Japanese loanwords in Hawaii

From Wikipedia, the free encyclopedia - View original article

 
Jump to: navigation, search

Many loanwords in Hawaiian Pidgin (or Hawaiian Creole English) derive from the Japanese language. The linguistic influences of the Japanese in Hawaii began with the first immigrants from Japan in 1868 and continues with the large Japanese American population in Hawaiʻi today.

The following lists three categories of Japanese loanwords in Hawaiʻi: Food, Objects, and Miscellaneous.

There are other Japanese words common among the Japanese American population (such as "okazu" and "obaachan"), but not as well-known among Hawaiʻi's general population. Such words have not been included here, nor have Japanese words which have entered the English language on a national level, such as "anime," (ja:アニメ) "karaoke," (ja:カラオケ) "samurai," () and "sushi" (ja:寿司). Hawaiʻi is also unique in the United States in that Japanese loanwords often retain Japanese pronunciation, as in the rolled "r" sound in words like "karaoke," "furikake," and "karate."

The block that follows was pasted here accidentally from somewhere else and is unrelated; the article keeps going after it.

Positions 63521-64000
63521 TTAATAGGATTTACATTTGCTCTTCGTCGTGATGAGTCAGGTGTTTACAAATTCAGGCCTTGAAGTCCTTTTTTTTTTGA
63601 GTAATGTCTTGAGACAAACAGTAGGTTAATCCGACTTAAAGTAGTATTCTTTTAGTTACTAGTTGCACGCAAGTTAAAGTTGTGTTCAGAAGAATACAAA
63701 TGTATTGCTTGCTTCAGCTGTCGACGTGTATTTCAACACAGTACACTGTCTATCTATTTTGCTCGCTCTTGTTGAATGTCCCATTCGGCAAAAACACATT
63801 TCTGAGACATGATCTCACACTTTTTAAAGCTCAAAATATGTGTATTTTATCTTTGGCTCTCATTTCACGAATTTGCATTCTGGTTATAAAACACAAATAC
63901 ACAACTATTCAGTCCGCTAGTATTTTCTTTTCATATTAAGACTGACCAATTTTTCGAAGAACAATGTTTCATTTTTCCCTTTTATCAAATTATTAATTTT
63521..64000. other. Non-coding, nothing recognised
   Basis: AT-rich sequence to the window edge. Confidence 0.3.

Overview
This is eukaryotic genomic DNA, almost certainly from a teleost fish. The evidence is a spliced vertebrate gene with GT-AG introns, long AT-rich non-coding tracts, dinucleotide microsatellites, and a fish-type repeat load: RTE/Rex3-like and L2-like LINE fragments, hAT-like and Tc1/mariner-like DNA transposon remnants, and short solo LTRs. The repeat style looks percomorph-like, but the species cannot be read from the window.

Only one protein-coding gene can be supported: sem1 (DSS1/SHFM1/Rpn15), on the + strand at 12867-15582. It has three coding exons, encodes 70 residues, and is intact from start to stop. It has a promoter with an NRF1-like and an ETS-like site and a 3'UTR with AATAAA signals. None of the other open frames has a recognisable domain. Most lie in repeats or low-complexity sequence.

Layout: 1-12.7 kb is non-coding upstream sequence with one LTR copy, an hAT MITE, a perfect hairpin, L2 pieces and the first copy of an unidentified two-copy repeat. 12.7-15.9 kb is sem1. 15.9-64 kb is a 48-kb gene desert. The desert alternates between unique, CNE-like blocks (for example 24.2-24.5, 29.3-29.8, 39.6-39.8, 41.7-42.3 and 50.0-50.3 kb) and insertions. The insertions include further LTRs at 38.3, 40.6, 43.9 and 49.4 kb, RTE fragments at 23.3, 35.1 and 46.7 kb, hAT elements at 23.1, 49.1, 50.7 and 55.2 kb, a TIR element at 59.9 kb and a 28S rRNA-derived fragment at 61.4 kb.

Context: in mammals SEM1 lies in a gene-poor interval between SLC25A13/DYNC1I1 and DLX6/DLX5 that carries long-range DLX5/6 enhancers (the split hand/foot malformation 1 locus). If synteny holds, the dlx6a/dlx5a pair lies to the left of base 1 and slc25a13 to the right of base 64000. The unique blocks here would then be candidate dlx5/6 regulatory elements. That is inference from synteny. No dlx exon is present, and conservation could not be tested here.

Some words are not from the standard Japanese language. They instead originated from Japan's regional dialects. For example, the word "bobora" is said to be spoken only in certain prefectures, especially in western Japan where many of the Japanese immigrants came from. It originates from the Portuguese word abóbora meaning Japanese pumpkin.

Food[edit]

Spam musubi made from SPAM. (see definition for "musubi" below).
  • Mochi crunch: Rice crackers seasoned with shoyu. Also called "kaki mochi". Called arare in standard Japanese.
  • Mochi ice cream: Ice cream coated with a thin layer of frozen mochi.

Objects[edit]

Miscellaneous[edit]

References[edit]